A New Series: One Minute Reviews of
Books by Vermont Authors


Laura's column "One Minute Reviews" has appeared bi-weekly in Wilmington, Vermont's Deerfield Valley News since 2015. In April 2018, she found that no Vermont periodical consistently reviews all commercially published fiction and non-fiction by Vermont authors, so she started a series to fill that void. Published reviews from that series and some earlier reviews of local authors are listed with links to a scan of the printed copy. Reviews still in queue are listed without links until they appear in print.

The books reviewed in this series are available through Wilmington's Pettee Memorial Library, the Whitingham Free Public Library, and locally owned Bartleby's Books in Wilmington.

Deerfield Valley News, 4/11/2024

A Great Racehorse Rediscovered

Geraldine Brooks, Horse. Viking, 2022

In mid 19th century America, Lexington was hailed as the greatest racing stallion of all time. His beauty and power were captured by Thomas Scott, an itinerant equine painter of the era; and after his death, his skeleton became a celebrated exhibit at the Smithsonian Museum. As Lexington’s reputation faded in the twentieth century, his skeleton was shunted off to an obscure Smithsonian attic and labeled simply “Horse.” Scott’s paintings similarly disappeared from public view. Geraldine Brooks, mixing cutting-edge historical research with compelling fiction, tells Lexington’s story from the point of view of his enslaved Black groom, Jarret; she also re-creates Lexington’s rediscovery from the points of view of Jess, a young Australian woman at the Smithsonian’s Osteology Prep Lab, and Theo, a Nigerian-American art history grad student who finds a battered painting of a horse in a pile of curbside “Free Stuff.” The resulting novel is an exciting portrayal of the 1850s racing world, a glance at the importance of equine art in the days before photography, a wonderful trip behind the scenes of the Smithsonian Museum, and a poignant reflection on the racial tragedy of past and present America.

Instead of telling Lexington’s story first, then discussing its revival second, Brooks interweaves the tales in two strands, each of which illuminates the other. The book opens with two short opening chapters in 2019, in which the Theo and Jess become connected with the portrait and the skeleton. The next chapter is set in 1855 Kentucky where it portrays the part of teenaged Jarret and his father in Lexington’s violent conception and successful birth. Back in 2019, Theo temporarily forgets about the salvaged painting; two pages later, Thomas Scott arrives at the Meadows (Lexington’s home) in 1855 and promises to paint the new colt for Jarret in return for his help preparing another horse for a portrait. Intertwined also in these chapters is the book’s ongoing theme: Theo has resigned from the Oxford polo team over a racial slur, and Jarret has reflected that Scott, a northerner, sees only the well-run peace of the Meadows, but “It was what you couldn’t see that rubbed your soul raw.” Here, as elsewhere, Brooks’ portraits of racial injustice are as brief as they are candid. With one shattering exception, she avoids portraying visible horrors in favor of making her readers vicariously experience the prejudices, restraints and casual betrayals that rub her Black characters raw.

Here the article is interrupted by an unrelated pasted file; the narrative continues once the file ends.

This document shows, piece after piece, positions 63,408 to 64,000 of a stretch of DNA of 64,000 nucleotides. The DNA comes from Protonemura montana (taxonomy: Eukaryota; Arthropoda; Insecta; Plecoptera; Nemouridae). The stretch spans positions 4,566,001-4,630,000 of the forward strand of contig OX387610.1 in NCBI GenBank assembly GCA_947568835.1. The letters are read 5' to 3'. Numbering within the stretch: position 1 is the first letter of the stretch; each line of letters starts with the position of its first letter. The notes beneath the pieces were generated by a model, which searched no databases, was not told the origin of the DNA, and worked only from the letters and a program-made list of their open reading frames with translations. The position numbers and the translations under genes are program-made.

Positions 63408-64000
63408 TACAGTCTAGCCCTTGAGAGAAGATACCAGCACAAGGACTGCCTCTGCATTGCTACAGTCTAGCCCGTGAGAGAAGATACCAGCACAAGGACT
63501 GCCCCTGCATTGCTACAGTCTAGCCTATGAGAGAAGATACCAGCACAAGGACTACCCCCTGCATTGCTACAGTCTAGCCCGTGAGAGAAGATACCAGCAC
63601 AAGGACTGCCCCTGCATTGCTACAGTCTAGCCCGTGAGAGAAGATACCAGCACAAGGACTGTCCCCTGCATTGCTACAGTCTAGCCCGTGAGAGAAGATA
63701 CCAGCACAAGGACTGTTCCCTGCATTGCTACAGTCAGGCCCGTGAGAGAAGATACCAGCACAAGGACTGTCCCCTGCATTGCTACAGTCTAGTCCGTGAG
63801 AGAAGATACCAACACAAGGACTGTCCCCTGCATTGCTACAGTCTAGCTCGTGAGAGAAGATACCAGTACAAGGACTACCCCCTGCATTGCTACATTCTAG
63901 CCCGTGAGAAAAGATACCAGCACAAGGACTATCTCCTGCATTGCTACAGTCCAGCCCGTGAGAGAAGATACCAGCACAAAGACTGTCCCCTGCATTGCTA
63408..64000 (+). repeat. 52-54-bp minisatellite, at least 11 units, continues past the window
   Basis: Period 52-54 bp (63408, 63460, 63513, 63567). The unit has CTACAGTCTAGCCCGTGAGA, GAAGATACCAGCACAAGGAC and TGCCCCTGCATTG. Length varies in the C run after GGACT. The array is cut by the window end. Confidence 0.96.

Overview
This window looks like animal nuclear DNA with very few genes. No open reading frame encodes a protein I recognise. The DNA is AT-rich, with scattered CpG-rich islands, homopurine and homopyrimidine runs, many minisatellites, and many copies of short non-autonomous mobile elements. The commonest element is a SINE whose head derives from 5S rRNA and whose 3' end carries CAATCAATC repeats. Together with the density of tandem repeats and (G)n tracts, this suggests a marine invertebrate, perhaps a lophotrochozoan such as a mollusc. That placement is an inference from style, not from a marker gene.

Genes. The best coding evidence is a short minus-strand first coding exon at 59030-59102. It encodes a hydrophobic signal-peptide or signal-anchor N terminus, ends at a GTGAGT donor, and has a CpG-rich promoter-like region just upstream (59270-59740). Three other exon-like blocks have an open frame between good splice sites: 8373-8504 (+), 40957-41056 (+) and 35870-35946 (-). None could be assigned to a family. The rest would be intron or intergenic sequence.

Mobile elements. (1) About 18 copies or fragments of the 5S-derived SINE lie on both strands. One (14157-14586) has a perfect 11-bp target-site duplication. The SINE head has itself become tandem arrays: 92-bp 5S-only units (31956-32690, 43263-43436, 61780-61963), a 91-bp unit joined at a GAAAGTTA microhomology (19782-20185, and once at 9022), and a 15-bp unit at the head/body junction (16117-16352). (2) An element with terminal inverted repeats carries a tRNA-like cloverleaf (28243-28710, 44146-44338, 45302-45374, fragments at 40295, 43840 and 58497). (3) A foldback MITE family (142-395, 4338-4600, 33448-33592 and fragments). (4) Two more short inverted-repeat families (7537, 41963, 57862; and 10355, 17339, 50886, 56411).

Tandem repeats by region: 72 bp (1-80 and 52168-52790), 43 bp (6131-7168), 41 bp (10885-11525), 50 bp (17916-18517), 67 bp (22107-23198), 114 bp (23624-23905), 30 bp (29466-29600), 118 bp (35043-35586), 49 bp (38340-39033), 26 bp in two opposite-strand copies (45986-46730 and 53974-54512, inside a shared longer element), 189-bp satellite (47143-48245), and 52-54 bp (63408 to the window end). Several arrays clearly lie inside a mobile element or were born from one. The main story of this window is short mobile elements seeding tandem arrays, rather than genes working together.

The intertwined chapters (briefly given an extra strand in the 1950s, as Lexington’s portrait arrives in a gallery of ultra-contemporary art) are enhanced not only by scholarship but by the nuance with which Brooks portrays Theo and Jess’s developing romance. It begins unpromisingly with Jess’s knee-jerk assumption that Theo is trying to steal her expensive bicycle; Theo replies politely that the bike he’s unlocking is his, and that hers is a few feet away. Horrified, she stammers a shamed apology—the only one in the book. Equine paintings accidentally bring them together again, and amidst the professional talk, they develop a friendship that reaches beyond their social differences and becomes a mutual love that contrasts poignantly with Jarret’s spiritual loneliness.

This is a wonderful book: exciting, infuriating, thoughtful, occasionally heartwarming and, in its final chapters, heartbreaking. Its technique recalls the observation of Theo, who, studying the meticulously portrayed Black grooms in the equine paintings of Scott and his contemporaries, realizes that it was possible for White men to see—and thus, to paint—Black men as human beings instead of unthinkingly relying on racial stereotypes. Brooks’ portrayal of the daily injustices besetting her Black characters is demonstrates the same perceptive and compassionate vision.